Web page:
Oh hell, we have no freaking clue. He said a couple of weeks ago that he'd give the Vikings an answer by the open of training camp.

That promise, and $1.50 might get you a cup of coffee at your local diner.

What happens if he doesn't make an announcement by Friday? Us media folks will probably lose our minds for a couple of days, but in the big picture, not much will come of it. Until the Vikings play a regular-season game without Brett Favre in uniform, the door will remain open.

It's no secret that Brett's not a big fan of mini-camps and training camps. So it can't be an enormous surprise if he stalls for time, while avoiding the drudgery of practices which ultimately don't mean much to him.

That being said, the man said he'd have an answer before Friday, so Minnesota will give him a chance to come through on that promise. They also won't be stunned if he doesn't.

Personally, I'll be disappointed if he doesn't come here. I'm by no means a die-hard Vikings fan, and that's not going to change if they bring in Favre. But there's no question that his presence in purple would make the season infinitely more interesting.

We'll see what happens!

Sometimes sports and other interests wage war... and leave me in a quandary.

When the Wild's regular season schedule came out recently, I immediately looked for the dates when the New York Rangers (i.e. Marian Gaborik) and New Jersey Devils (i.e. Jacques Lemaire) were to visit the Xcel Energy Center.

When I saw that the Rangers were coming on October 30th, I immediately put in for the day off. When the biggest star in Wild history makes his return in an opponent's uniform, that's something I want to see.

Then life threw me a little curve ball.

It turns out that Lisa Hannigan's going to be playing a show at the Orpheum that same night.

Who the hell is Lisa Hannigan, and why should that affect my decision to go to the Wild game?

Put simply, she's an amazingly talented singer/songwriter who's album "Sea Sew" immediately took a spot on my "Top 5 albums I'd have to have if I were stranded on a desert island" list.

Still not sure? Click here and judge for yourself.

My friend Gary and I caught her at the Varsity Theater in February, and it was he who alerted me to the scheduled date in October.

So now what do I do? Hockey or music? Both are passions of mine. Both have singular significance. The 30th is Gabby's only visit this season. And who knows when my favorite Irish singer/songwriter will be back in town?

I can't do both. I have to choose. And if you ask me right now? I have no idea.

There'll be plenty of other hockey games to attend this season, but none with Gaborik and the Rangers. By the 30th, it will have been 8 months since Lisa was in town. There's no guarantee she'll be back before Gabby is.

I just don't know. Anyone care to give me some advice? I'll take it!

And finally, this just crossed the wire...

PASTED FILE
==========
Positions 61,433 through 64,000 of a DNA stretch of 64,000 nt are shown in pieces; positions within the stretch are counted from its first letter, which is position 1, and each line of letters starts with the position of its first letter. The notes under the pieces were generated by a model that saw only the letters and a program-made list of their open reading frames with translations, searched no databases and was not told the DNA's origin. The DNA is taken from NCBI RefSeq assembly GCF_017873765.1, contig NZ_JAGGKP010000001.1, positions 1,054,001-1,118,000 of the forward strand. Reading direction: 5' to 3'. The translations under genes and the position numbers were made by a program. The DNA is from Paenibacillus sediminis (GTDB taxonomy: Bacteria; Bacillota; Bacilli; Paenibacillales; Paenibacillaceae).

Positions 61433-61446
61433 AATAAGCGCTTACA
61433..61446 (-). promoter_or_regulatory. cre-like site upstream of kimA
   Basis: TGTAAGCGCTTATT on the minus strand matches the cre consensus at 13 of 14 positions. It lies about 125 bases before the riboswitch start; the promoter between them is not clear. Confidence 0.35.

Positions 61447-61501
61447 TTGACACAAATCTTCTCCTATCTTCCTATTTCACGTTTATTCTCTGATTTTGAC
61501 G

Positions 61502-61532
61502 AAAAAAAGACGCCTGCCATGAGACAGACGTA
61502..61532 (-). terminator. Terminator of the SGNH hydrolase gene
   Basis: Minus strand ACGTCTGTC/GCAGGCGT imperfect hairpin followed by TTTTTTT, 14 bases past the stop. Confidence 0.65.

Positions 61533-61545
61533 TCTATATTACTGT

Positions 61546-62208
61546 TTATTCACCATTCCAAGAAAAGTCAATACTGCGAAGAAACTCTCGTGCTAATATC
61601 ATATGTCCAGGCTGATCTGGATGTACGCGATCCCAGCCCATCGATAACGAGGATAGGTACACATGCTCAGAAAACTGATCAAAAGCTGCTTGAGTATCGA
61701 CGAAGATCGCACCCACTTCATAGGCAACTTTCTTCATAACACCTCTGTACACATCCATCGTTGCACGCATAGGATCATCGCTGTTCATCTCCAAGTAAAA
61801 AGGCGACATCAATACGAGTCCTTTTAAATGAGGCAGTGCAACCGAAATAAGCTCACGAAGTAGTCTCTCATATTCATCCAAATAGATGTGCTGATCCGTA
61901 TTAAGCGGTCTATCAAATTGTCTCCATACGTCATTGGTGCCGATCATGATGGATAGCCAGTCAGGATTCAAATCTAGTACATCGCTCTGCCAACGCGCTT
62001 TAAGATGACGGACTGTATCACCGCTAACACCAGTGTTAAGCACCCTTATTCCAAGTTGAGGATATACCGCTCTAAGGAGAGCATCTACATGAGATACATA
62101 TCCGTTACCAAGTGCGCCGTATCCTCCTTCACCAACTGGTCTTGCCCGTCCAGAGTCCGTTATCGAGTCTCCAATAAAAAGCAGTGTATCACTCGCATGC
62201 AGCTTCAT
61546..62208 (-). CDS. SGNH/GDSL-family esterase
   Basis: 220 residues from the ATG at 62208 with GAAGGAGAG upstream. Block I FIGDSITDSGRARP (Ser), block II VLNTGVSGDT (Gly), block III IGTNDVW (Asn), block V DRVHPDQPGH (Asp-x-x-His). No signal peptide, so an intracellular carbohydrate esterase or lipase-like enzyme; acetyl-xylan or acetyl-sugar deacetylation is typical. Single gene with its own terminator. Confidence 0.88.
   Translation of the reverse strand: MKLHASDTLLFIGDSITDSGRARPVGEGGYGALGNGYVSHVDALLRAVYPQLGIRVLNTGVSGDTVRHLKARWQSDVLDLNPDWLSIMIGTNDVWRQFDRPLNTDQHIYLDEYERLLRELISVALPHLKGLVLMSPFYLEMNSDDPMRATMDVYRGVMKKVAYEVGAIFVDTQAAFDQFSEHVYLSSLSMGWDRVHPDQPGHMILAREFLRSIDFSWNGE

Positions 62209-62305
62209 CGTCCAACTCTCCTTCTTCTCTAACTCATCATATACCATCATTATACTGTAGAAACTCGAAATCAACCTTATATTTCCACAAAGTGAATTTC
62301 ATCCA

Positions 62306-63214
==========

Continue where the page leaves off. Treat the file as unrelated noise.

Michael Vick has been conditionally re-instated by the NFL... and it's the right call.

Details are sketchy at this point (the Commissioner has called a press conference for later this afternoon), but it sounds like he'll be forced to miss the first 4 or so games of the year. During that time, he'll be allowed to participate in team activities and practices, providing he can find someone to sign him.

If I were an NFL GM, I wouldn't do it. Not until he had participated with some other league and shown me that his skills and athleticism haven't deteriorated over the last two years.

But ultimately that's up to the 32 men who hold that job in the league. Ultimately, I think the NFL did the right thing in giving them the opportunity to make that decision.

So there you have it. All the Notes you could ever want.

I'll be back on Wednesday with... well I'm not going to tell you what's coming on Wednesday. Every time I do that, something comes up and I end up writing something completely different than what I intended. So I'll just say that I'll have something for you on Wednesday. How's that for a tease?!

Until then, thanks for reading!


  1. What ever happened to any of the players from the "Black Sox"? Did any of them have enough of careers to warrant inclusion in the Hall of Fame? There might be a precendent there for Rose.

    I think Rose should be on the ballot for Hall of Fame after he's dead. I think he'd get in first year, if it was soon enough after the funeral.

  2. Actually, there is precedent. "Shoeless" Joe Jackson (with whom I share a birthday) put together Hall of Fame numbers, but because of his alleged involvement with that scandal wasn't elected, and since the new rule was put in, now *can't* be elected to the Hall of Fame.

    Because of the length of time since his active career was over, I don't think he can appear on the regular Baseball Writers ballot, so he'd have to be put in by the Veteran's Committee, where he'd run into the issues that I outlined in the column.

  3. Yeah, I went and looked up the eight. It looks like one of the pitchers might have been Hall-of-Fame material, as well as one or two of the other fielders (the 3B, for example).

    I'm not sure. There's no one left from those implicated (but acquitted) players who are still living. I think after a player dies...I think some considerations should be taken.

  4. I'm guessing the pitcher's Eddie Cicotte. I don't remember the 3B's name, but as I recall, his only crime was knowing about the fix, and not reporting it. He wasn't guilty of helping fix games.

    You make a fair point about consideration changing after a player dies. I just think given the history of the situation, MLB is loathe to honor players that fixed games or were complicit in the fixing.